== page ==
The Origin of Hip-Hop

Hip hop music, also called hip-hop, rap music, or hip-hop music, is a music genre consisting of a stylized rhythmic music that commonly accompanies rapping, a rhythmic and rhyming speech that is chanted. It developed as part of hip hop culture, a subculture defined by four key stylistic elements: MCing/rapping, DJing/scratching, break dancing, and graffiti writing. Other elements include sampling (or synthesis), and beatboxing.

While often used to refer to rapping, “hip hop” more properly denotes the practice of the entire subculture.[9][10] The term hip hop music is sometimes used synonymously with the term rap music, though rapping is not a required component of hip hop music; the genre may also incorporate other elements of hip hop culture, including DJing, turntablism, and scratching, beatboxing, and instrumental tracks

Origin of the term

Creation of the term hip hop is often credited to Keith Cowboy, rapper with Grandmaster Flash and the Furious Five.[18] However, Lovebug Starski, Keith Cowboy, and DJ Hollywood used the term when the music was still known as disco rap.[19] It is believed that Cowboy created the term while teasing a friend who had just joined the U.S. Army, by scat singing the words “hip/hop/hip/hop” in a way that mimicked the rhythmic cadence of soldiers marching.[18] Cowboy later worked the “hip hop” cadence into a part of his stage performance, which was quickly used by other artists such as The Sugarhill Gang in “Rapper’s Delight”.[18]

Universal Zulu Nation founder Afrika Bambaataa is credited with first using the term to describe the subculture in which the music belonged; although it is also suggested that it was a derogatory term to describe the type of music.[20] The first use of the term in print was in The Village Voice,[21] by Steven Hager, later author of a 1984 history of hip hop.

Golden age hip hop

The 1980s marked the diversification of hip hop as the genre developed more complex styles.[15] Early examples of the diversification process can be identified through such tracks as Grandmaster Flash’s “The Adventures of Grandmaster Flash on the Wheels of Steel” (1981), a single consisting entirely of sampled tracks[48] as well as Afrika Bambaataa’s “Planet Rock” (1982), which signified the fusion of hip hop music with electro. In addition, Rammellzee & K-Rob’s “Beat Bop” (1983) was a ‘slow jam’ which had a dub influence with its use of reverb and echo as texture and playful sound effects. The mid-1980s was marked by the influence of rock music, with the release of such albums as King of Rock and Licensed to Ill.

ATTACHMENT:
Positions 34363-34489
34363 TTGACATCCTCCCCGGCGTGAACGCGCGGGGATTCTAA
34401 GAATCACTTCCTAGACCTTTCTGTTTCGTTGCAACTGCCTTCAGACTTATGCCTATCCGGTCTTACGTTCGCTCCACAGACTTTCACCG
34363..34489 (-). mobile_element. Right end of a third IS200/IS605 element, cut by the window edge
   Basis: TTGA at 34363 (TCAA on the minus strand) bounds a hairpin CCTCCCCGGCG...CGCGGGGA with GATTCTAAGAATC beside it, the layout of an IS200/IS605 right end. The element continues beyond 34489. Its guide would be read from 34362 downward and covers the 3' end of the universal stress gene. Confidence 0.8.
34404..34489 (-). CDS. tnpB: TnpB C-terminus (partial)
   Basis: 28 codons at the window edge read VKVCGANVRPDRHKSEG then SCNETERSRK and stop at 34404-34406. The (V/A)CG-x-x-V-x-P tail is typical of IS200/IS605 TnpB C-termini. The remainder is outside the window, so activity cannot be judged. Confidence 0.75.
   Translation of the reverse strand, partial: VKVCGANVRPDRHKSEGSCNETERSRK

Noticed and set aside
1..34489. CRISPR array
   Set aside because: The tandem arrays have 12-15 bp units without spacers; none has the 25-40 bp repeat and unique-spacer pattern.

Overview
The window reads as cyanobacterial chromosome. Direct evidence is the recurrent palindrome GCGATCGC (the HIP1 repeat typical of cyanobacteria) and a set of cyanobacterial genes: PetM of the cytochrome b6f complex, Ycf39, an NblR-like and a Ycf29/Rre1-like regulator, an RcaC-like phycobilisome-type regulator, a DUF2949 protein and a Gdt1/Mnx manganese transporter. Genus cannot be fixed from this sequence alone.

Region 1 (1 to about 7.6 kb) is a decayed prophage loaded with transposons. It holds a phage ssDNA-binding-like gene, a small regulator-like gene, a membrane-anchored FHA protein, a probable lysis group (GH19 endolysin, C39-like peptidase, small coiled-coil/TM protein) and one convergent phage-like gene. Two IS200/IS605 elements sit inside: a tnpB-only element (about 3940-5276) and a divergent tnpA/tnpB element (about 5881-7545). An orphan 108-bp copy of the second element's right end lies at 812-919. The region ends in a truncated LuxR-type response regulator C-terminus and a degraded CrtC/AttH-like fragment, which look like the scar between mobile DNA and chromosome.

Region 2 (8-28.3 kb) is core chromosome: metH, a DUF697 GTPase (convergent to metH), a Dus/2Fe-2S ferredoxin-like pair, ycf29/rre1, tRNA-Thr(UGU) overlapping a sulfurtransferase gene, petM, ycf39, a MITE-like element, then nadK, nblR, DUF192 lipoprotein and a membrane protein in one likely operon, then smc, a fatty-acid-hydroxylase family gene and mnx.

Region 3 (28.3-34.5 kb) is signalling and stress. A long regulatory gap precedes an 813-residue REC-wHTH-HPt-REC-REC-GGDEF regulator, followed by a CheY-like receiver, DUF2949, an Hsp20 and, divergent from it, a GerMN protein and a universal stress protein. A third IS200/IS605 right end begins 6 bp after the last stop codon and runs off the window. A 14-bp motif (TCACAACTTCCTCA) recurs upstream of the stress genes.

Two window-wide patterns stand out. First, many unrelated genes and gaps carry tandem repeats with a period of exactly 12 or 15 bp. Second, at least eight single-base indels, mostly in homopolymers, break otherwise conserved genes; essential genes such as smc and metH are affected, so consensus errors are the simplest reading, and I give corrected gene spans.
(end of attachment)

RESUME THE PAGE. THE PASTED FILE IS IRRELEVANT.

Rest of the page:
Heavy usage of the new generation of drum machines such as the Oberheim DMX and Roland 808 models was a characteristic of many 1980s songs. To this day the 808 kickdrum is traditionally used by hip hop producers. Over time sampling technology became more advanced; however earlier producers such as Marley Marl used drum machines to construct their beats from small excerpts of other beats in synchronisation, in his case, triggering 3 Korg sampling-delay units through an 808. Later, samplers such as the E-mu SP-1200 allowed not only more memory but more flexibility for creative production. This allowed the filtration and layering different hits, and with a possibility of re-sequencing them into a single piece.

Mainstream breakthrough

Rap is the rock ‘n’ roll of the day. Rock ‘n’ roll was about attitude, rebellion, a big beat, sex and, sometimes, social comment. If that’s what you’re looking for now, you’re going to find it here.
In 1990, Public Enemy’s Fear of a Black Planet was a significant success with music critics and consumers.[72] It was highly contributory to hip hop’s mainstream emergence in 1990, dubbed by Billboard editor Paul Grein as “the year that rap exploded”.[72] In a 1990 article on its commercial breakthrough, Janice C. Thompson of Time wrote that hip hop “has grown into the most exciting development in American pop music in more than a decade.”[71] Thompson noted the impact of Public Enemy’s 1989 single “Fight the Power”, rapper Tone Lōc’s single Wild Thing being the best-selling single of 1989, and that at the time of her article, nearly a third of the songs on the Billboard Hot 100 were hip hop songs.[71] In a similar 1990 article, Robert Hilburn of the Los Angeles Times put hip hop music’s commercial emergence into perspective:

It was 10 years ago that the Sugarhill Gang’s “Rapper’s Delight” became the first rap single to enter the national Top 20. Who ever figured then that the music would even be around in 1990, much less produce attractions that would command as much pop attention as Public Enemy and N.W.A? “Rapper’s Delight” was a novelty record that was considered by much of the pop community simply as a lightweight offshoot of disco—and that image stuck for years. Occasional records—including Grandmaster Flash’s “The Message” in 1982 and Run-DMC’s “It’s Like That” in 1984—won critical approval, but rap, mostly, was dismissed as a passing fancy—too repetitious, too one dimensional. Yet rap didn’t go away, and an explosion of energy and imagination in the late ’80s leaves rap today as arguably the most vital new street-oriented sound in pop since the birth of rock in the ’50s.

However, hip hop was still met with resistance from black radio, including urban contemporary, of which Russell Simmons said in 1990, “Black radio hated rap from the start and there’s still a lot of resistance to it”. Hip hop became a best selling music genre in the mid-1990s and the top selling music genre by 1999 with 81 million CDs sold.[82][83][84] By the late 1990s hip hop was artistically dominated by the Wu-Tang Clan, Diddy and the Fugees.[81] The Beastie Boys continued their success throughout the decade crossing color lines and gaining respect from many different artists.

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